2021 ESI guest post: Pollinator potential
This is a guest blog post from Fiona Mundy, an Environmental Stewardship Institute fellow this summer. Fiona explored the potential for pollinator habitat to grow alongside solar farms, as well as her own potential future in the field. (Note: Opinions expressed in ESI projects are those of the program participant and do not necessarily represent those of FMR.)
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For my final project, I used Google Sites to create a website where I explained the importance of pollinators.
I also explained my research: interviews with pollinator experts from Minnesota and around the country.
Why I chose this project
I was inspired to do my project on pollinators because I have always had a fascination with bees and other pollinators. I first asked my mom if I could set up a bee hotel in our front yard for bees to rest and hibernate during the winter, but unfortunately, she refused.
I asked my mentor, Lauren Agnew, a pollinator researcher at the University of Minnesota, about people that I could contact, and I talked to many of her colleagues and other contacts. I also did two in-depth interviews with Adam Beal, a contractor and developer of solar panel farms, and Dr. Clint Otto, a researcher and data analyst specializing in pollinator ecology.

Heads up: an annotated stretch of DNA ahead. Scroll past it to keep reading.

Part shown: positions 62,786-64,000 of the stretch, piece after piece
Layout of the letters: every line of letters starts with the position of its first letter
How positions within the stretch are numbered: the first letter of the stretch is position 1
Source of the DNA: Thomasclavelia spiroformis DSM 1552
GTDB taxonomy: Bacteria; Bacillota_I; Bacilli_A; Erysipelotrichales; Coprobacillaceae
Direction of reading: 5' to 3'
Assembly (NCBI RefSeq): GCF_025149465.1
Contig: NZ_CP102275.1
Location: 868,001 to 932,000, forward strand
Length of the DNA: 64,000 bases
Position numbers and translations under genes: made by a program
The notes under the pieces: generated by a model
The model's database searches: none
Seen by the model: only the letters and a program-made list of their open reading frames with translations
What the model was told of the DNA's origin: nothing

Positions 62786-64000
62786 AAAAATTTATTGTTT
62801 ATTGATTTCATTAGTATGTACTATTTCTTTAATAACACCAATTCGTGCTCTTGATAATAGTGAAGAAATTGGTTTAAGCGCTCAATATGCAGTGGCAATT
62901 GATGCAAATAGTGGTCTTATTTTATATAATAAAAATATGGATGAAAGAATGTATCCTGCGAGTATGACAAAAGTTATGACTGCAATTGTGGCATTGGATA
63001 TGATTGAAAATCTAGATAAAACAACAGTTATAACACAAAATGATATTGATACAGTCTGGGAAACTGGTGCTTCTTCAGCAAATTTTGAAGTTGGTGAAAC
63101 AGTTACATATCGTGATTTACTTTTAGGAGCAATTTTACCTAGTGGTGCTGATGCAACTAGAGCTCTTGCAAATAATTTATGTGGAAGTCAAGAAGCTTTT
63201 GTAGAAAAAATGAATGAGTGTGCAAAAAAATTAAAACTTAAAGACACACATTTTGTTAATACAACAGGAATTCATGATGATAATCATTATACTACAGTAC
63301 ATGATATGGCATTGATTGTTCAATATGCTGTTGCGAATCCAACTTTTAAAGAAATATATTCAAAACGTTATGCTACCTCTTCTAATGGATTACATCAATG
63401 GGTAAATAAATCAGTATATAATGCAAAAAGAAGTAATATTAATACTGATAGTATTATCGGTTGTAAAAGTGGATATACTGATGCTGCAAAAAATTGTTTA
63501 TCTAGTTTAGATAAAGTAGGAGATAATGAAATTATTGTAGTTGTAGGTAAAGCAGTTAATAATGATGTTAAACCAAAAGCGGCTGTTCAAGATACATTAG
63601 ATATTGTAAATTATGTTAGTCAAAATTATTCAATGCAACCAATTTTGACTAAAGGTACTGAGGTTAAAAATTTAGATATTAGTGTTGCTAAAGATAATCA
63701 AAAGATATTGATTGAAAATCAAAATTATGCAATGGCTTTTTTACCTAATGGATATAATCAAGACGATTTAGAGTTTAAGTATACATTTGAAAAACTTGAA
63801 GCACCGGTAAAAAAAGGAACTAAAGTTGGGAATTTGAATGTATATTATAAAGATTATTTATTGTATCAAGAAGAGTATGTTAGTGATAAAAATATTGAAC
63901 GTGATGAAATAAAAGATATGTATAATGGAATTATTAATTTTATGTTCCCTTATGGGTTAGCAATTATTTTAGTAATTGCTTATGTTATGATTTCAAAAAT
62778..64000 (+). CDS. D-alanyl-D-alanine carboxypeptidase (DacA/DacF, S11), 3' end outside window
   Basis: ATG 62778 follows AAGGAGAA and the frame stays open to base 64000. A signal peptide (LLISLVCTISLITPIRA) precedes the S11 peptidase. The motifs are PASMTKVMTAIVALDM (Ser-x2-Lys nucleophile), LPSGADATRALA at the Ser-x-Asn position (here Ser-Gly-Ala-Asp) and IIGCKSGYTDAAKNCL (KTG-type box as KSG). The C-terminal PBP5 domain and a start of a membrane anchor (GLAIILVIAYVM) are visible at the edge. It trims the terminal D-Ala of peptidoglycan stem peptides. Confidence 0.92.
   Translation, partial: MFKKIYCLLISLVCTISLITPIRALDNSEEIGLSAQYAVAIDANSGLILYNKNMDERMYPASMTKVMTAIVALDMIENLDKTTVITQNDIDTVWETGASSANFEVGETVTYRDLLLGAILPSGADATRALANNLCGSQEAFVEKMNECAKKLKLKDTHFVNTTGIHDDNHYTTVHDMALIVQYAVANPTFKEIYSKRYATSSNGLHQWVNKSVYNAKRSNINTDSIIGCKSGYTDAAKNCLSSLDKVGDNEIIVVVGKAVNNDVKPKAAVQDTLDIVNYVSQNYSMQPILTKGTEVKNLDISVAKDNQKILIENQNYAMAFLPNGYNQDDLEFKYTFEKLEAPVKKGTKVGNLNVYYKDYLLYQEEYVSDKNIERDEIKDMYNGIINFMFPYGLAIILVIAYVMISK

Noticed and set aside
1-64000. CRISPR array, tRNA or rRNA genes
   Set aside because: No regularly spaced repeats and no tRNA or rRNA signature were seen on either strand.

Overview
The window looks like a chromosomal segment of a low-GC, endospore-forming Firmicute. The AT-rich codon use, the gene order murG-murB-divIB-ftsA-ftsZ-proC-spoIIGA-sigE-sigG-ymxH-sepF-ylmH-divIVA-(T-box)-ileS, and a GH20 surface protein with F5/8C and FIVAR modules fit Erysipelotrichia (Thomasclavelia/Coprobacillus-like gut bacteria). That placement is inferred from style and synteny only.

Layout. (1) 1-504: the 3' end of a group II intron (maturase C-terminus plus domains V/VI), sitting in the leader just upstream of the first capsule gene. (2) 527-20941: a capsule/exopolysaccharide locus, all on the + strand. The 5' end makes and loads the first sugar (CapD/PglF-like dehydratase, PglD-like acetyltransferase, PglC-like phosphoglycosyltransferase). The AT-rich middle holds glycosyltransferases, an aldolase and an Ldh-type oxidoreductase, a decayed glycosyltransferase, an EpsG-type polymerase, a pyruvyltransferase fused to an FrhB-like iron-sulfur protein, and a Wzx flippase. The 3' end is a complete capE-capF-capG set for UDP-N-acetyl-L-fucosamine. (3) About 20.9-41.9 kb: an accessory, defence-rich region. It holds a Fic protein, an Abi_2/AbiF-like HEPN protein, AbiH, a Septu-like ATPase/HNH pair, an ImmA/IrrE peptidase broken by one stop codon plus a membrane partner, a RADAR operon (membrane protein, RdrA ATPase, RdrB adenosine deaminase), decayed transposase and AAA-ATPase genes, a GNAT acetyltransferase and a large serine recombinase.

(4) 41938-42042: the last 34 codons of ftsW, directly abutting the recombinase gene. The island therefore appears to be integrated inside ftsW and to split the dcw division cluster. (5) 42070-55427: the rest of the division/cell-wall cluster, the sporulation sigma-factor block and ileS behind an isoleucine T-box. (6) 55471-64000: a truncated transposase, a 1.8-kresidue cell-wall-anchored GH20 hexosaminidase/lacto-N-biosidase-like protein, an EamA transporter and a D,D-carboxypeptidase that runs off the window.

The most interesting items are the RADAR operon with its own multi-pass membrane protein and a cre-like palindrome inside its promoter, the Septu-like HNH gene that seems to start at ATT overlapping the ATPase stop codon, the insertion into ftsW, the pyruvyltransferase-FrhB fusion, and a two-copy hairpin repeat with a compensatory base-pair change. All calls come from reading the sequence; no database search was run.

What I hope you take away
One out of every three bites of food that we eat is provided to us through the work of pollinators. They make our world beautiful, vibrant and diverse, but they are rapidly declining. The lack of pollinator-friendly plants is devastating to ecosystems around the planet.
Understanding pollinator ecology and their current situation is crucial to stop pollinator health from declining even more, so I encourage you to read more about this topic. (Here's an article from FMR for starters.)
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What's the Environmental Stewardship Institute?
FMR's Environmental Stewardship Institute (ESI) fosters a diverse next generation of environmental leaders through an immersive program of local river issues and professional development that supports an interdisciplinary exploration of the environmental field.
FMR created ESI in 2019 to address the gap between environmental education and a career path in the environmental field. While many high schools offer green teams or eco clubs, many young people don't have the opportunity to explore what a career in the environmental field can look like. As an environmental organization, FMR wants to use our resources to help address that gap, in turn growing a stronger, more equitable future for the environmental movement.
ESI provides a paid job experience and foundational learning to a group of students, our ESI fellows, curious about environmental career paths. Upon completing the program, fellows are more prepared for continued schooling in environmental subjects and have work experience to lean on for future job opportunities across a variety of disciplines in the environmental field.